Republican David Kunelius is challenging Rep. Tom Tiffany for the 7th Congressional seat. He is a retired teacher with 25 years experience. He is running because he is “... absolutely fed up with the behavior of the politicians in Washington; rather than discuss the issues, debate policies or govern, they engage in name-calling, fear-mongering and sensationalism ... I think that politics should be about competing ideas, intelligent discourse and compromise ... together we can Make America Nice Again.”
On issues he is a moderate Republican. He would support tax cuts and gun owners but understands we need fairness and adequate funding of education and other government functions. He supports a women’s right to make reproductive decisions. I would not vote for him in the general election but will in the primary. He is much better than Tiffany.
David Schroeder is running against Ron Johnson in the Republican primary. He is also a former educator and a Republican who believes the Trump “cult of personality” is not what the Republican party should be. He appears to be an old school “liberal” Republican. His priorities would be “saving our democracy” with campaign finance reform and protecting voting rights. As a former poll worker, he rejects the claims of voter fraud. On a PBS interview he says, “it’s time for Republicans to take their dang party back. Come on guys. Let’s go.”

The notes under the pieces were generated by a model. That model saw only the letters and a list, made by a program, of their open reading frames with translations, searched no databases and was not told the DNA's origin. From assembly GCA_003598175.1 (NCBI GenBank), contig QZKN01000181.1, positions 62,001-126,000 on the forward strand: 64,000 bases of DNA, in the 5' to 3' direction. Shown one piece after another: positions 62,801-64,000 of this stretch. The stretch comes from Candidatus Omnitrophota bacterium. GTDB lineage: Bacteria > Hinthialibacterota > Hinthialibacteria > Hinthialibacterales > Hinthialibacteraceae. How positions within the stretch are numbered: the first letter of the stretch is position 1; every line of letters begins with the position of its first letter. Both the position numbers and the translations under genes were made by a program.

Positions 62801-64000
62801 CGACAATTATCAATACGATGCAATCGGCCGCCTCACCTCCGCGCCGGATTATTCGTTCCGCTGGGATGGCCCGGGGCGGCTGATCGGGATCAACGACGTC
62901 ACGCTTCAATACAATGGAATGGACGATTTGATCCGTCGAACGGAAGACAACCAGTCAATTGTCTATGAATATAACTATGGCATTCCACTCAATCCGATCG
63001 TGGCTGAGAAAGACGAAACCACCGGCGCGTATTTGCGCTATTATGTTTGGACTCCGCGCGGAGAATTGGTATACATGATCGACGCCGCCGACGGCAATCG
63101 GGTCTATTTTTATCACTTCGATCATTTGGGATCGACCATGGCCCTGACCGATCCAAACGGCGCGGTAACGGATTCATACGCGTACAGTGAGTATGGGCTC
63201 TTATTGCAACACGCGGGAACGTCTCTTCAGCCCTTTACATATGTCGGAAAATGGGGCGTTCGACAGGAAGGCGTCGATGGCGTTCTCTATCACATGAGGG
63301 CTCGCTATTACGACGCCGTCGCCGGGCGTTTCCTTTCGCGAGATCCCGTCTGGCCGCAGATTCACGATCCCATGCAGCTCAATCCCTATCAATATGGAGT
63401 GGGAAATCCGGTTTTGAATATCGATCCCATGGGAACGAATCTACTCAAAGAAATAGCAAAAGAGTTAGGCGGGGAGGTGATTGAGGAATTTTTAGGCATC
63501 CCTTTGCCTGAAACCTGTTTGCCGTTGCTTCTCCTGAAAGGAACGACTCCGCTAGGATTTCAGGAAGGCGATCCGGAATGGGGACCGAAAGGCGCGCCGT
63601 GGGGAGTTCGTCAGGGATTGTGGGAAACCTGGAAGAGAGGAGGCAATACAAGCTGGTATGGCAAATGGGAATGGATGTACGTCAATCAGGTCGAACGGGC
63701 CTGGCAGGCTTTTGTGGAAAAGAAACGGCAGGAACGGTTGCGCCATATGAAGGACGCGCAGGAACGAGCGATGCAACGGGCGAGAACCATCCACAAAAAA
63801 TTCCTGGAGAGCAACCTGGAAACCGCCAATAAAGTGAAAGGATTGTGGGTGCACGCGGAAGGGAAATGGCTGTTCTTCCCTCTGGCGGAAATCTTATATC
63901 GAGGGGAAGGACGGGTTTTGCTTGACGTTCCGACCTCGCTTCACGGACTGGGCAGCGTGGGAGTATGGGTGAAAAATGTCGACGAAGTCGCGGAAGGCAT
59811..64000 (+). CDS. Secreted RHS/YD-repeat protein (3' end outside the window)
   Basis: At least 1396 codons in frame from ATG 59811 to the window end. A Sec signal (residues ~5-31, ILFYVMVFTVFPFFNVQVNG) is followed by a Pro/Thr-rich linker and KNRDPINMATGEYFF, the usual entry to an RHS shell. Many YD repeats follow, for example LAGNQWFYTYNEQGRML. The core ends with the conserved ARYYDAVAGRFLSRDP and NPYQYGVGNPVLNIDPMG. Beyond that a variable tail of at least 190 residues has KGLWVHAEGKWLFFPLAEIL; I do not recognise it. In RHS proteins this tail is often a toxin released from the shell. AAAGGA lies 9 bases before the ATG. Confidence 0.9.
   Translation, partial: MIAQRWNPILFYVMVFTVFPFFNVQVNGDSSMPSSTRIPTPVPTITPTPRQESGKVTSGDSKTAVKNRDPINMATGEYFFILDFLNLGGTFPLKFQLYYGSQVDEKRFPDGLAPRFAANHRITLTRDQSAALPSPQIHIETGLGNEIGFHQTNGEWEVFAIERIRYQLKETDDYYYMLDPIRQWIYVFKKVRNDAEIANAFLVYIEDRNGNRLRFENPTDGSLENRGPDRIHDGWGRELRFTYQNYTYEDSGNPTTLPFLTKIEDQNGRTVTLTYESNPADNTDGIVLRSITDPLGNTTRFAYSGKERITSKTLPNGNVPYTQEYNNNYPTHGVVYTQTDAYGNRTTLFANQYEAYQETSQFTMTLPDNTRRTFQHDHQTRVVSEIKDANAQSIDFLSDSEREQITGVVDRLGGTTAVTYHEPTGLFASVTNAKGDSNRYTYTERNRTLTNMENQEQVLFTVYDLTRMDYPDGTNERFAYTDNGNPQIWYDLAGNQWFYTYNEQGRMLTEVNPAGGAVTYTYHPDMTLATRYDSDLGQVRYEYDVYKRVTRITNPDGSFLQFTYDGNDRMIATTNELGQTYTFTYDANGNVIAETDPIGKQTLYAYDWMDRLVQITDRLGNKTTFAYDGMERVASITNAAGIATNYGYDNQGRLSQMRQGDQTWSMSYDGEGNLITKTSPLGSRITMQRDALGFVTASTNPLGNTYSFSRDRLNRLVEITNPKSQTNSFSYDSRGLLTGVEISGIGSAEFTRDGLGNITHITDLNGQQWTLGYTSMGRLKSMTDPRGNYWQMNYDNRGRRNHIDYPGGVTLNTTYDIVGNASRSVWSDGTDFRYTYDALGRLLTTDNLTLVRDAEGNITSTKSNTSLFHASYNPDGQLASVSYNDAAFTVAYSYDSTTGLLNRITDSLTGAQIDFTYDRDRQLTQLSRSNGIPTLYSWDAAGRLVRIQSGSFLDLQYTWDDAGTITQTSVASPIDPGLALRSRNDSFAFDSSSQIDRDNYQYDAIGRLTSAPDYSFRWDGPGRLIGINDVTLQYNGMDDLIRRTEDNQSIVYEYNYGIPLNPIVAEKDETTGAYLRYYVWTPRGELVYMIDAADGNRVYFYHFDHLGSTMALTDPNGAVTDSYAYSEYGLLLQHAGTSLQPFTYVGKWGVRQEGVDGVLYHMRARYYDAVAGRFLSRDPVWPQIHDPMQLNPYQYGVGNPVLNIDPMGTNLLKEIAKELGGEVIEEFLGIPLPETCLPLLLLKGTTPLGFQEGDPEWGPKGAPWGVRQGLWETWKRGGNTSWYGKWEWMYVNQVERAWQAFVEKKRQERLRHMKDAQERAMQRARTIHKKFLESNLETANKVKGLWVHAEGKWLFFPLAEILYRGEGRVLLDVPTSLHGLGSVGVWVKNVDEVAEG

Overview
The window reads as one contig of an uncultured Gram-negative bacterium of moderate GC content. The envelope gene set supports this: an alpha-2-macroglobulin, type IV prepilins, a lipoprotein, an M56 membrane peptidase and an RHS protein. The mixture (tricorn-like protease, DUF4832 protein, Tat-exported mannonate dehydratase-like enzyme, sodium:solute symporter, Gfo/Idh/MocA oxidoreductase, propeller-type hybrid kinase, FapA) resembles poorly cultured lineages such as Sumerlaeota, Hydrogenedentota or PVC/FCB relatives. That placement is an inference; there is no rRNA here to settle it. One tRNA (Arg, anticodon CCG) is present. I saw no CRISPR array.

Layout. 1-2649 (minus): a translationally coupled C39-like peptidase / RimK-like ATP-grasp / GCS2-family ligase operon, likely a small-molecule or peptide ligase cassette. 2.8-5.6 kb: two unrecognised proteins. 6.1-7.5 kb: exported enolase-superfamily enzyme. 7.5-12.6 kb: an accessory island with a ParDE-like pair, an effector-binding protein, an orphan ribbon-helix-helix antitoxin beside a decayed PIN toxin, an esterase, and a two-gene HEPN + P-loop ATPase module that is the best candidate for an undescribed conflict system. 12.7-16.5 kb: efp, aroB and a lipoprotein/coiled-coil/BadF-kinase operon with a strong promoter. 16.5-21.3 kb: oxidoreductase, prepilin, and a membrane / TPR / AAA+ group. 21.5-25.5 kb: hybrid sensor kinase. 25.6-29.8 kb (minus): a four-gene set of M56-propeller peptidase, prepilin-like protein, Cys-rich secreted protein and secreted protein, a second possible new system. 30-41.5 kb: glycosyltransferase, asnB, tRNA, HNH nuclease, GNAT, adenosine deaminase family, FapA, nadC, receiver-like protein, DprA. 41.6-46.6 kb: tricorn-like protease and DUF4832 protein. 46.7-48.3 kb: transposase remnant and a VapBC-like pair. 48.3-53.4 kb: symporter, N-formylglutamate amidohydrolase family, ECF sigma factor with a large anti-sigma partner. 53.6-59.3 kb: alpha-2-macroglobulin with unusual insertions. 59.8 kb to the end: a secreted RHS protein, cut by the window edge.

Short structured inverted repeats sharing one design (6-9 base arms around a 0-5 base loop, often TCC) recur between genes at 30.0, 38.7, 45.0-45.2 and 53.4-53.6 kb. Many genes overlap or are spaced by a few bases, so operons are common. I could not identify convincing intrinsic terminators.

Good advice. Get going and vote on Aug. 9.
(This article has been updated from the 7/21/22 print version.)